The foregoing description of embodiments of the present invention provides illustration and description, but is not intended to be exhaustive or to limit the invention to the precise form disclosed. Modifications and variations, either consistent with the above teachings or acquired from practice of the invention, are possible. For example, depending on the configuration of vending machine 10 and the products to be vended, a plurality of vend-sensing systems 32, as described herein, may be implemented to provide additional benefits.
Moreover, the processes of the present invention may be stored in any storage device, such as, for example, a computer system (non-volatile) memory, an optical disk, magnetic tape, or magnetic disk. The processes may also be programmed when the computer system is manufactured or via a computer-readable medium at a later date. Such a medium may include any of the forms listed above with respect to storage devices and may further include, for example, a carrier wave modulated, or otherwise manipulated, to convey instructions that can be read, demodulated/decoded and executed by a computer or network device.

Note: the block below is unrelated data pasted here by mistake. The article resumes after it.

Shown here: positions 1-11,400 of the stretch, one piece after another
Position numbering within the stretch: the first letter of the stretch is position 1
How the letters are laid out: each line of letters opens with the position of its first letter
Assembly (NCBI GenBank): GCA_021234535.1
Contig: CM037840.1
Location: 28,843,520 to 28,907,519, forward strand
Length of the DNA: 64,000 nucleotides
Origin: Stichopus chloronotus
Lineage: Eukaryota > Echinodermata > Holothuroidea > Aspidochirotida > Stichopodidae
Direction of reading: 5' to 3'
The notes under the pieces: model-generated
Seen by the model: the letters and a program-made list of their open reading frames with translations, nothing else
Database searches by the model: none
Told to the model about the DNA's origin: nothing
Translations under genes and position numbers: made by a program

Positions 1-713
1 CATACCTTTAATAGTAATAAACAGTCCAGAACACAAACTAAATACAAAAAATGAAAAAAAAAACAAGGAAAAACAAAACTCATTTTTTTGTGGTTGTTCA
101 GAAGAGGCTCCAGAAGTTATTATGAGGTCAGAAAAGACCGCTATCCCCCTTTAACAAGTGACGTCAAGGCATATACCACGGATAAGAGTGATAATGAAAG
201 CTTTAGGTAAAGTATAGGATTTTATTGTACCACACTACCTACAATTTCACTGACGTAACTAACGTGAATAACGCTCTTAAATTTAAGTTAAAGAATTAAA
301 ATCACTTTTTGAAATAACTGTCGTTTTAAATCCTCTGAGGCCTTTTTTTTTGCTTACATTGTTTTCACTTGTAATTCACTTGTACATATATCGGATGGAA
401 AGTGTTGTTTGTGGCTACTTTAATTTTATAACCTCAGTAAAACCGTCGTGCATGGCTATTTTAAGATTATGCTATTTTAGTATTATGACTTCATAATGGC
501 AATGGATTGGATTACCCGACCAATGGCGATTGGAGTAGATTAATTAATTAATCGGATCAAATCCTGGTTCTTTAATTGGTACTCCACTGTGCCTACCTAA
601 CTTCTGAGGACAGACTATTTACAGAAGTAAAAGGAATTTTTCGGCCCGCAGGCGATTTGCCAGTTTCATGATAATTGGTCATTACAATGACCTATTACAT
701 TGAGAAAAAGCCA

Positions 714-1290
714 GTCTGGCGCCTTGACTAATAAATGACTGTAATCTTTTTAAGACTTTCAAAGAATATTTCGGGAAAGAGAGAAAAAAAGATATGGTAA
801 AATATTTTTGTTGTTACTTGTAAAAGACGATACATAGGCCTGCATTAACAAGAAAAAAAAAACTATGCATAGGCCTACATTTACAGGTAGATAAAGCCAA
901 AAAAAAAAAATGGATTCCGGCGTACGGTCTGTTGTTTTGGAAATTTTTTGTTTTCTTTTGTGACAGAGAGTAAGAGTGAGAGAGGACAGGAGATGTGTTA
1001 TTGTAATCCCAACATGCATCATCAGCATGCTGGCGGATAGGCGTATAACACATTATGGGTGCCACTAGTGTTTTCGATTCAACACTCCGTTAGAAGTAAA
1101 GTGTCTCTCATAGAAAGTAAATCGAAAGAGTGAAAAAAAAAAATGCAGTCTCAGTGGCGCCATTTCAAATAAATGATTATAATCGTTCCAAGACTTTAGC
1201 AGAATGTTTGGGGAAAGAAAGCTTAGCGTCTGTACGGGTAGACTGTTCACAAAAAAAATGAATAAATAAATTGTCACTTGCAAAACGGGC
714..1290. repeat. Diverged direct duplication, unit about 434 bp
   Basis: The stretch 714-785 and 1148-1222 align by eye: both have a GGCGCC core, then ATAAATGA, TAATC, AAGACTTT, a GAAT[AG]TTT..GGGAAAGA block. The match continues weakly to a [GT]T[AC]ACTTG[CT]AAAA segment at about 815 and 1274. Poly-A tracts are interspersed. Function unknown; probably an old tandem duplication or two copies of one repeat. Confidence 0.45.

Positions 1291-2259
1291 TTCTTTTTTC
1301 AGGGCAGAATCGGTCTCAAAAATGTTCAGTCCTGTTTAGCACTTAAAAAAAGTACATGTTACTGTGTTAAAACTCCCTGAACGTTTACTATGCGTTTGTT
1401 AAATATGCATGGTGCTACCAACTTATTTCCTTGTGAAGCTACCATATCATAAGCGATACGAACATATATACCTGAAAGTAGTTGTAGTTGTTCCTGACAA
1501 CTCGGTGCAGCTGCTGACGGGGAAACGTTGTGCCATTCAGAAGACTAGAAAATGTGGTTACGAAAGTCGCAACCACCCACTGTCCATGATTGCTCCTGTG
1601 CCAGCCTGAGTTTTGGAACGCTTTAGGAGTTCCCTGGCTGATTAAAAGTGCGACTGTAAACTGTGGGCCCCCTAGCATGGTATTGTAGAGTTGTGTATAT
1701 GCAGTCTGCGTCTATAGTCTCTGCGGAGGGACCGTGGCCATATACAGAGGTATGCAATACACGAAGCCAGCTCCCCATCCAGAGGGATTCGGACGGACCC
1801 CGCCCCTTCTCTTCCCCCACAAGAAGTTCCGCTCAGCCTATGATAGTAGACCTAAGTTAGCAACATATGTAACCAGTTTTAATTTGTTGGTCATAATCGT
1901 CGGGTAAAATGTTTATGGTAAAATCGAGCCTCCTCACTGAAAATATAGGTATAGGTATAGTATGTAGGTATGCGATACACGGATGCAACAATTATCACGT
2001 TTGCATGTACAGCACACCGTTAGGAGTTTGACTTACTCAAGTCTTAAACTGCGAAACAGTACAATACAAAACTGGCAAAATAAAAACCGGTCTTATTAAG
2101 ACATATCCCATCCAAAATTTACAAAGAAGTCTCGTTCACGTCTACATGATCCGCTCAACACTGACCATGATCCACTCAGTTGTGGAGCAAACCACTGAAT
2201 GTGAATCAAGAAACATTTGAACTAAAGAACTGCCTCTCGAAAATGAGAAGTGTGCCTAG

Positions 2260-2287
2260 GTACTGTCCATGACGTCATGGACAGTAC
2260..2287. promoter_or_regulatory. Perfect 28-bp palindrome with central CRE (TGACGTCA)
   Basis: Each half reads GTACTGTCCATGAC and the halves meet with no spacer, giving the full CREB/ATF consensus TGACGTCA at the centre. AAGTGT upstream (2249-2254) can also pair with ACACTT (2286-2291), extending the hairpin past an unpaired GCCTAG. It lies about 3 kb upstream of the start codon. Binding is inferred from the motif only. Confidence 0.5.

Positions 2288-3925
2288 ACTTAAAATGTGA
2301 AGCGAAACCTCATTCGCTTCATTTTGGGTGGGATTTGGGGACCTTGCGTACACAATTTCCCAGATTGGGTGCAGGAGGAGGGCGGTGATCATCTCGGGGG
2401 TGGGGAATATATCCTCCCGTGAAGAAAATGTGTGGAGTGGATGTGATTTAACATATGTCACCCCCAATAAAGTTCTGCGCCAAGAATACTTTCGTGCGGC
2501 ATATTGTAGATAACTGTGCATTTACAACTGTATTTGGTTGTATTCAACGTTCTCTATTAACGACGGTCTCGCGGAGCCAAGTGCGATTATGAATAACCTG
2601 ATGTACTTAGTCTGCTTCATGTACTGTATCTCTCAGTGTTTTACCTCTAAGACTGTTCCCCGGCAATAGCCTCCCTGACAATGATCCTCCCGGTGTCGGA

Accordingly, it will be appreciated by persons skilled in the art that the present invention is not limited to what has been particularly shown and described hereinabove. Rather, the scope of the present invention is defined only by the attached claims and their equivalents.
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|U.S. Classification||700/236, 221/21, 221/7, 250/223.00R, 700/231, 250/221, 221/2, 250/216|
|Jun 1, 2001||AS||Assignment|
Owner name: AUTOMATED MERCHANDISING SYSTEMS, WEST VIRGINIA
Free format text: ASSIGNMENT OF ASSIGNORS INTEREST;ASSIGNOR:MASON, PAUL L. II;REEL/FRAME:011873/0285
Effective date: 20010522
|Sep 7, 2007||FPAY||Fee payment|
Year of fee payment: 4
|Sep 8, 2011||FPAY||Fee payment|
Year of fee payment: 8
|Sep 1, 2015||FPAY||Fee payment|
Year of fee payment: 12